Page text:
Take comfort in fall trout fishing

It’s the time ’yakers dream about

The days are shorter, the temperature is cooler and the specks are closer. Fall is the best time to target speckled trout from a kayak: The fish are hungry, concentrated and easy to reach.

Catching fat, spawning speckled trout in spring and summer is certainly a blast, but the action is often inconsistent, and usually means driving and paddling farther to get to the fish.

However, that all reverses in the fall as they move back to the marshes where kayakers can easily get to them with minimal effort.

“I love fishing for trout in the fall. While the fish are generally smaller, it’s easier to catch a limit, and there are always those few nice ones mixed in,” James Kellum said.

An avid kayak angler, Kellum lives in St. Bernard and regularly fishes the Hopedale and Delacroix areas.

Triggered by a drop in water temperature and shorter daylight hours, the cycle of marine life begins a march back into the coastal marshes at the end of summer. Like a light switch, areas where you might have found only a few trout in the preceding months, turn on — sometimes literally overnight.

The marsh is filled with white shrimp, pogies, mullet and cochahoe minnows, and the trout know it.

Live bait remains easily available. As long as shrimp remain in the marsh, the trout will eat them and the bait dealers will have them for sale.

As fall turns to winter, shrimp become scarce and cochahoes will be the only viable live-bait option.

Although readily available and certainly effective, live bait is a matter of choice, and usually not a necessity. Trout are active and hungry. They can easily be caught using a wide variety of artificial lures and techniques.

This is great news for kayakers, as it eliminates the need to use a livewell or pull around drag-causing live-bait containers.

A great compromise between live bait and plastic is the use of scented artificial baits such as Gulp. They provide the scent of live bait with the durability and ease of use of plastics. And they are available in a wide variety of shapes, sizes and colors.

Go through your tackle and downsize to your favorite confidence baits. Soft-plastic tails, a variety of jigheads and hard baits with different actions are all you need.

Fall trout will be found throughout the water column, so having a variety of lures to fish from the surface to the bottom helps find and catch them, no matter where they are on a particular day.

There’s no denying the effectiveness of a popping cork. Long a Louisiana marsh staple, these noise makers are highly effective on schooling trout.

Popping corks are easy to cast with leaders of up to 4 feet. If the fish are holding deeper than that, switching to a sliding cork makes casting easier, and the cork can be adjusted for depth without having to retie.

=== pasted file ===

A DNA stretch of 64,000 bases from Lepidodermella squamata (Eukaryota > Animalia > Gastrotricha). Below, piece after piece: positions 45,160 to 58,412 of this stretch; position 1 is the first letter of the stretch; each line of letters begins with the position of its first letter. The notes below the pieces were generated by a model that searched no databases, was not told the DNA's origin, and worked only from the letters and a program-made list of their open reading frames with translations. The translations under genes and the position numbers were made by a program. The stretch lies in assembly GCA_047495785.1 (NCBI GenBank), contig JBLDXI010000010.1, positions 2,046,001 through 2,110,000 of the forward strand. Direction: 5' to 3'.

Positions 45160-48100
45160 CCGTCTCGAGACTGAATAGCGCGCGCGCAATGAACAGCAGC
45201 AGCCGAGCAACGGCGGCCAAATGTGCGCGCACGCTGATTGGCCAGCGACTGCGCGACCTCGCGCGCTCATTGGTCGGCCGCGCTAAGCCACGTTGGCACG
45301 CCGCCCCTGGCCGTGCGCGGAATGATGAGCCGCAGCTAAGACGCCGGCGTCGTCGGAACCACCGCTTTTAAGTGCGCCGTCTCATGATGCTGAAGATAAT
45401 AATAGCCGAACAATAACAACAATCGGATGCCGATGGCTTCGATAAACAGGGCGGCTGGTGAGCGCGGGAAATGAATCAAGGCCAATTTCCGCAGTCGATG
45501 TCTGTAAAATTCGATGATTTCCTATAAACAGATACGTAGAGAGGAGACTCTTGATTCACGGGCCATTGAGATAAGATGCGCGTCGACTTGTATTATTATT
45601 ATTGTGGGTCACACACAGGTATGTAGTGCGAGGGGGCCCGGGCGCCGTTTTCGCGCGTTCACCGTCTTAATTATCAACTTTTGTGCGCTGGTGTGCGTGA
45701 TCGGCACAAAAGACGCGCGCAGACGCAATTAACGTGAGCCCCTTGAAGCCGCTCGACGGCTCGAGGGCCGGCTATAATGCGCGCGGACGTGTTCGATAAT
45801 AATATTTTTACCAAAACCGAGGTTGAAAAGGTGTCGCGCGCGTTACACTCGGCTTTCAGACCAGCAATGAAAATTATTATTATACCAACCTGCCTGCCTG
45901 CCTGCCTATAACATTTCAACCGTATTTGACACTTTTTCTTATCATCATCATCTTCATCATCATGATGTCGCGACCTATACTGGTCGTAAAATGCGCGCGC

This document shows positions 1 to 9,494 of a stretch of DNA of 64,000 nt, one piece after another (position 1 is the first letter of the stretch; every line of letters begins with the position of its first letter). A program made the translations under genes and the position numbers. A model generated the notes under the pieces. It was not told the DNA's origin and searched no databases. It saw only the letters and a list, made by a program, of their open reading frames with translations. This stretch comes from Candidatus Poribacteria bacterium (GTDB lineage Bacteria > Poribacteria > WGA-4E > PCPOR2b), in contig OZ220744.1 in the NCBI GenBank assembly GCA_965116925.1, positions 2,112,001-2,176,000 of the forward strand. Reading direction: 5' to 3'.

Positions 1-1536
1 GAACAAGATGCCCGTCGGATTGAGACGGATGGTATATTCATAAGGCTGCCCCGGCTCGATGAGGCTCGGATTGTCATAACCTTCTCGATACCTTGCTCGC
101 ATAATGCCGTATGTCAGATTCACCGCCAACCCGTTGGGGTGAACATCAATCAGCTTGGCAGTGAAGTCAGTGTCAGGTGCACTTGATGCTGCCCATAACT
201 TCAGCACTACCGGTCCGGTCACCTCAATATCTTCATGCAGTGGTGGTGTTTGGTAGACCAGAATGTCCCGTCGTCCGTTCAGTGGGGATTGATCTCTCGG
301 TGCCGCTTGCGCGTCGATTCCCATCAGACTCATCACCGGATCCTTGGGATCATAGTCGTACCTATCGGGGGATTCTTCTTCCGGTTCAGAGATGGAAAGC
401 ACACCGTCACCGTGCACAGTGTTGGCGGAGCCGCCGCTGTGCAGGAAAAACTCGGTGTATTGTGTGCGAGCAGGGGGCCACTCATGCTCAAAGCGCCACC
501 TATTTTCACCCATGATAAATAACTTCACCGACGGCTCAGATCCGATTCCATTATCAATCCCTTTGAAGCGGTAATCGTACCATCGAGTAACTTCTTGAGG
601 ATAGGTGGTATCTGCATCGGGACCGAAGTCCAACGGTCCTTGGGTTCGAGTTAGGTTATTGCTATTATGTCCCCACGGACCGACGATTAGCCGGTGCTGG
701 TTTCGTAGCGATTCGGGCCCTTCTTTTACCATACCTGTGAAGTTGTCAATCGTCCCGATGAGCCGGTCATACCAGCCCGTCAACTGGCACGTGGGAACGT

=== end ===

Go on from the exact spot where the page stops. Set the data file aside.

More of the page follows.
Plastic tails are more a matter of personal choice than fish preference. Most are similar in size and shape, and are designed to mimic two of the trout’s favored foods — shrimp or minnows.

Both styles are effective.

Color does matter. Marsh water in the fall tends to be clearer; therefore, lighter colors are better. However, cold-front winds and associated low tides can create muddy or off-colored water overnight.

So when selecting your favorite soft-plastic colors, just make sure they range from clear to black.

Tight-lined or under a cork, jigheads are also more important to anglers than the trout.

Under a cork, lighter heads from 1/8 to ¼ ounce are usually best to get the bait to quickly sink but still have fish-enticing action when the cork is popped. Heads up to 3/8 ounce might be necessary if fish are holding in deeper holes, especially if the current is strong.

Drifting or trolling also are good methods to fill the ’yak with hungry fall trout. Kayaks are quiet and can easily drift or troll across areas without spooking the fish.

Both techniques can be just as productive in deeper canals and pipelines as they are in large lagoons and bays. The key to the technique is for the bait to bounce along the bottom as the kayak pulls it along.

If you’re not feeling the bottom, you likely won’t catch fish.

The best jighead weight is determined by the speed of the kayak and the depth of the water. In deeper areas, letting out more line will help get the bait to the bottom and keep it in the strike zone.

Hard-plastic lures also are killer fall trout baits. While many think topwater fishing is a summer-only technique, trout can be fooled with topwater baits year round.

In fact, fall topwater action can be fantastic. If you don’t throw a topwater bait on every trip, you might not know what you’re missing.

Other hard- and soft-plastic lures can be just as effective. Suspending and sinking lures are good search baits to find where and at what depths fish are holding.

Fall trout often school according to conditions. Fan cast an area 360 degrees before deciding to move on.

Oftentimes the trout might not be where you expect them. While the usual points, cuts and shorelines are often prime spots, sometimes fish are holding in the middle of nowhere.

Thoroughly fishing an area might be the difference between a skunk and a limit. Always have a lure in the water — whether casting or trolling.

And fishing while you are heading to an intended spot might mean that you never have to get there.

Fall speckled trout and kayak fishing are made for each other. You can often catch limits within sight of where you launch. Short paddles, comfortable conditions and minimal gear are what kayak fishermen dream about.

About Chris Holmes 254 Articles
Chris Holmes has kayak fished in the Gulf of Mexico, the Atlantic and Pacific oceans and many places in between.